Mary Willingham, a former academic advisor/reading specialist at the University of North Carolina, has filed a civil lawsuit against the university over the way she was removed from her position.
This according to the Associated Press.
Willingham has been the whistleblower and the only former/current UNC academic employee to consistently ask for accountability from the school amid an academic scandal that's now stretched to three years without resolution or punishment. On Monday, UNC announced the NCAA was re-opening its investigation into alleged prior academic fraud. It's a move that could potentially bring sanctions down on the school, depending on who talks to NCAA investigators.
Allegations of phony classes and phony grades date back to the late 1990s. Willingham, who worked for the UNC Center for Student Success and Academic Counseling, has gone on record in the past against the university and never relented in her claims.
"(I was) waiting for the university to do the right thing, and they still haven't done the right thing," she told WRAL in January.
Willingham worked at the school from 2003-2014; she resigned this past spring. In January she interviewed with CNN and revealed, via her own research, that 8-10 percent of the athletes admitted on scholarships at UNC between 2005-2012 were functionally illiterate and not able to read at a high school level. (The school denied these claims.)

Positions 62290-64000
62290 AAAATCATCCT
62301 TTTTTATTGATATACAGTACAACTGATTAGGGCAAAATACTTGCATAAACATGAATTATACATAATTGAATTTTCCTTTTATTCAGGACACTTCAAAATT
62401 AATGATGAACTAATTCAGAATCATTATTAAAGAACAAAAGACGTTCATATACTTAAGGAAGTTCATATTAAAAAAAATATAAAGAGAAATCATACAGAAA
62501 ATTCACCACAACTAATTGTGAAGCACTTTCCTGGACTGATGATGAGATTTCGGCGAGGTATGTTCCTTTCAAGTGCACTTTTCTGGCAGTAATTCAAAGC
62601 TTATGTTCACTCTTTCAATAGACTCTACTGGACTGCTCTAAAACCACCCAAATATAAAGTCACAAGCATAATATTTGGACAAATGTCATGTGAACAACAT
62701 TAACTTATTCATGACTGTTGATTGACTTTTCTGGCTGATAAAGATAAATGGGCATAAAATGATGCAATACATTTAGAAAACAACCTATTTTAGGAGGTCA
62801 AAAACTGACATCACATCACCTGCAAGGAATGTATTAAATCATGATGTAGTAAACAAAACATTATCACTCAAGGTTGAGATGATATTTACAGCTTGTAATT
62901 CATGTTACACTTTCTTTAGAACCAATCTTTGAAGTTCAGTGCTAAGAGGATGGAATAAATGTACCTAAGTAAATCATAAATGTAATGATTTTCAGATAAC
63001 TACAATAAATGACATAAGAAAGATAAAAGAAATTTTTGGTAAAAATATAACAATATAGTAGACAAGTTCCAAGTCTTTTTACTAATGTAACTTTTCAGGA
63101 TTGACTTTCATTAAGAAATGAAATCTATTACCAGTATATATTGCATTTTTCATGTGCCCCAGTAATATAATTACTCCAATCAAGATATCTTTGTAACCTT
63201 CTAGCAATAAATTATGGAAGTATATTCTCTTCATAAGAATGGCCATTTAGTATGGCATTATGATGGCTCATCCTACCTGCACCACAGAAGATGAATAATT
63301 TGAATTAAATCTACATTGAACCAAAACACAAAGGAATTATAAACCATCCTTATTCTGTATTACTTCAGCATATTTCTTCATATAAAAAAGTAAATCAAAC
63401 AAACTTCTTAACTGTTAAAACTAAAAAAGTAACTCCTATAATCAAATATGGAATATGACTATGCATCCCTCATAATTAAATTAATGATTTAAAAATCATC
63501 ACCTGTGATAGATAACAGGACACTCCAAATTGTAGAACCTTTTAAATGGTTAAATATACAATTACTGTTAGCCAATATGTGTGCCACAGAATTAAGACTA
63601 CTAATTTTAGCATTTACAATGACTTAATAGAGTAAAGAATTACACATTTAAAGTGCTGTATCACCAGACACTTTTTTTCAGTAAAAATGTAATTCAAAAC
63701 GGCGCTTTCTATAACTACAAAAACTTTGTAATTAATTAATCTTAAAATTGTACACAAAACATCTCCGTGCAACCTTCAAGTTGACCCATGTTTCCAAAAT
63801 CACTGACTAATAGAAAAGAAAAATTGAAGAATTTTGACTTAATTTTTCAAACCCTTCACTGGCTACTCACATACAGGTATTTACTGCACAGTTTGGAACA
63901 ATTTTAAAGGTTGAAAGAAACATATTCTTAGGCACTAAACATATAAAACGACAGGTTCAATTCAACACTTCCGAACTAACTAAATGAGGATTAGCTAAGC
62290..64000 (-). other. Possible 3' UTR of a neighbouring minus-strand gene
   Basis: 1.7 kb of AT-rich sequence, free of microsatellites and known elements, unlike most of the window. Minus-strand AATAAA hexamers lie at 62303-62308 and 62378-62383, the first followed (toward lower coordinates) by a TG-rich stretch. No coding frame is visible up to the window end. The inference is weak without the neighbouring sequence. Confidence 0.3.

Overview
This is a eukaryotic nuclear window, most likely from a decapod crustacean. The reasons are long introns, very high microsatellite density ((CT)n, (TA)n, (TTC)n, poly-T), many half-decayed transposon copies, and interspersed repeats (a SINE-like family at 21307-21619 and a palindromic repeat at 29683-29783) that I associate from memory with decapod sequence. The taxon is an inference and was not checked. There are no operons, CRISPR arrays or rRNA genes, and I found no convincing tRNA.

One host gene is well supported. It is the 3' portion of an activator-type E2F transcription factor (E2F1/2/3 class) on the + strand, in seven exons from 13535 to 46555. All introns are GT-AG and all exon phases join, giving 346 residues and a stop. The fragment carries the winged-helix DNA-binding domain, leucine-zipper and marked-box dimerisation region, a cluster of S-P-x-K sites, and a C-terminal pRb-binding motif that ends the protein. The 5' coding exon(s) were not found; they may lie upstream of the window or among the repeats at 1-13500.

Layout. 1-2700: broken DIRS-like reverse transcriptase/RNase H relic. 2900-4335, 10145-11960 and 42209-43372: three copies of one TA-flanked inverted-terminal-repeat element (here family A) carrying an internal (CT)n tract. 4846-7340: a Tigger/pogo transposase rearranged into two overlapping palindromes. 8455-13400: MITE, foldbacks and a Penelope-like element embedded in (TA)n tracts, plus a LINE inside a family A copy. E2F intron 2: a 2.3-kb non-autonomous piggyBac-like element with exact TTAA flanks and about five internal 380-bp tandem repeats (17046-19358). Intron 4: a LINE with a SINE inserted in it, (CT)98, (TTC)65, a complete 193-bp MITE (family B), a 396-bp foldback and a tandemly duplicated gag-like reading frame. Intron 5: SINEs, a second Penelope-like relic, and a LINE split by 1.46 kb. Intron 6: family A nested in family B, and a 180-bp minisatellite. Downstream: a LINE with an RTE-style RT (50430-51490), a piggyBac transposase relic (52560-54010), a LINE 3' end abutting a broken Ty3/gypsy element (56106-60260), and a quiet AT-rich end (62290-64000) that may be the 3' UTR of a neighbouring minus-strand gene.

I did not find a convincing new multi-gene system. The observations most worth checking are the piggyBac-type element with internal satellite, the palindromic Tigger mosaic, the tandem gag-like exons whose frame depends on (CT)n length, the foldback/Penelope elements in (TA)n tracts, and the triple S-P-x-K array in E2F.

Willingham helped tutor many of these athletes in the past, and it's been her outcries against what is/was the academic/athletic culture at the school that has kept the ongoing scandal in the news.
The lawsuit claims, via the Associated Press' reporting, Willingham "was demoted and the school retaliated against her after she raised concerns such as low reading levels for athletes and the existence of 'paper classes' requiring only one research paper at semester's end -- which she says helped keep athletes eligible."
Damage claims in the lawsuit total $10,000, and Willingham is asking for her job back. The lawsuit also includes clauses that prevent Willingham of being fired or relieved of her duty at UNC again in relation to this ongoing saga of UNC's stained academic reputation.
"It was troublesome for her and she let that be known," Willingham's lawyer, J. Heydt Philbeck, told the AP. "It wasn't well received we contend by some officials at UNC-Chapel Hill."
More from the report:
A whistleblower advocacy group, the Government Accountability Project, has sent letters to school chancellor Carol Folt and system president Thomas W. Ross in recent months questioning whether Willingham was mistreated or harassed. ... According to the lawsuit, the school spent about $500,000 over two years "to wage a public relations campaign" against Willingham and her claims of "improper, unethical, illegal and even corrupt treatment and services" for athletes.
Willingham has been a lightning rod for criticism, a voice willing to speak out against the athletes she once helped tutor in order to stay eligible. After initially speaking out in 2012 about her experiences with former UNC student-athletes, the school did not opt to interview her for the internal investigation on academic fraud until this past spring.